In accordance with the invention, an improved self-venting cement restrictor or bone plug is provided for placement into the medullary canal of a patient bone during orthopedic surgery, such as hip replacement surgery. The cement restrictor includes a hollow and generally cylindrical body with a valve member therein in a normally open position defining an open vent path. The cement restrictor is installed into the medullary canal with the valve member in the open position, thereby venting the downstream medullary space. When the cement restrictor is fully installed, the valve member is movable to a closed position sealing the vent path, thereby maintaining subsequently introduced pressurized bone cement within the upstream medullary space.
In the preferred form, the cylindrical body is constructed from a lightweight biocompatible material such as polyethylene or the like, to include one or more outwardly radiating fins having a size and shape for securely engaging the walls of the medullary space when the cement restrictor is inserted to the desired final position. An installation tool is provided for releasible connection, as by threaded connection, with the cylindrical body for placement thereof into the medullary canal. The installation tool defines an open vent path leading from the hollow interior of the cylindrical body for venting the downstream medullary space.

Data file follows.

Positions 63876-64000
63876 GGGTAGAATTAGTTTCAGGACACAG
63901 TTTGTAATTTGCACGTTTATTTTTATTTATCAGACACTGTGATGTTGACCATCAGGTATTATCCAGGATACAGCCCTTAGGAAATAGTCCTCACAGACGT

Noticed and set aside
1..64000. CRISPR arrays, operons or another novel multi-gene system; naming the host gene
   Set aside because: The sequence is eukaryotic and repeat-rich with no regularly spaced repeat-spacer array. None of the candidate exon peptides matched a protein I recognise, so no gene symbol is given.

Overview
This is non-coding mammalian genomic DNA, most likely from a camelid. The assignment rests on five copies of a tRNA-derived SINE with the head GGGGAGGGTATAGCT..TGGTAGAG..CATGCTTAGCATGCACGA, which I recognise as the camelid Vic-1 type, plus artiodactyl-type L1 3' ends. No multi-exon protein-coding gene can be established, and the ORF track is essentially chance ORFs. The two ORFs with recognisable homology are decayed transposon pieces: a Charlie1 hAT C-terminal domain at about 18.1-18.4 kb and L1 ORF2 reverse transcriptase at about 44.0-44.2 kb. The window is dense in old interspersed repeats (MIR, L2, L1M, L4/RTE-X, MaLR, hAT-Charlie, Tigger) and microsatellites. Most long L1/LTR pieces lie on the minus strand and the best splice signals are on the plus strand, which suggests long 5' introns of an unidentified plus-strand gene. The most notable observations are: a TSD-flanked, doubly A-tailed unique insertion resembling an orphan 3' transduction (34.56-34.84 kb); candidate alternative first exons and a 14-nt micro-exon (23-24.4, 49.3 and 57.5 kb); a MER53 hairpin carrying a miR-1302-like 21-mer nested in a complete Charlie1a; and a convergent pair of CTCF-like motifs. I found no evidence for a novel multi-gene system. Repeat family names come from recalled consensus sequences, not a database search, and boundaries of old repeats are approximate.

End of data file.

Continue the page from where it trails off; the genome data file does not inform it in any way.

When the cement restrictor is installed in the desired position along the length of the medullary canal, the installation tool is adapted for manipulation relative to the cylindrical body to displace the valve member from the open position to the closed position. In the preferred form, the valve member comprises a valve ball adapted for snap-fit displacement within the cylindrical body to the closed position.
Other features and advantages of the present invention will become more apparent from the following detailed description, taken in conjunction with the accompanying drawings which illustrate, by way of example, the principles of the invention.
The accompanying drawings illustrate the invention. In such drawings:
FIG. 1 is a vertical sectional view showing the improved cement restrictor embodying the novel features of the invention;
FIG. 2 is a vertical sectional view showing the cement restrictor of FIG. 1 in assembled relation with a related installation tool, and placed into the medullary canal of a patient bone;
FIG. 3 is a vertical sectional view illustrating the assembled cement restrictor and installation tool, with the cement restrictor placed into the medullary canal of a patient bone and the installation tool manipulated to displace a valve member for closing and sealing a vent path through the cement restrictor; and
FIG. 4 is a vertical sectional view showing the cement restrictor installed within the medullary canal following separation of the installation tool therefrom.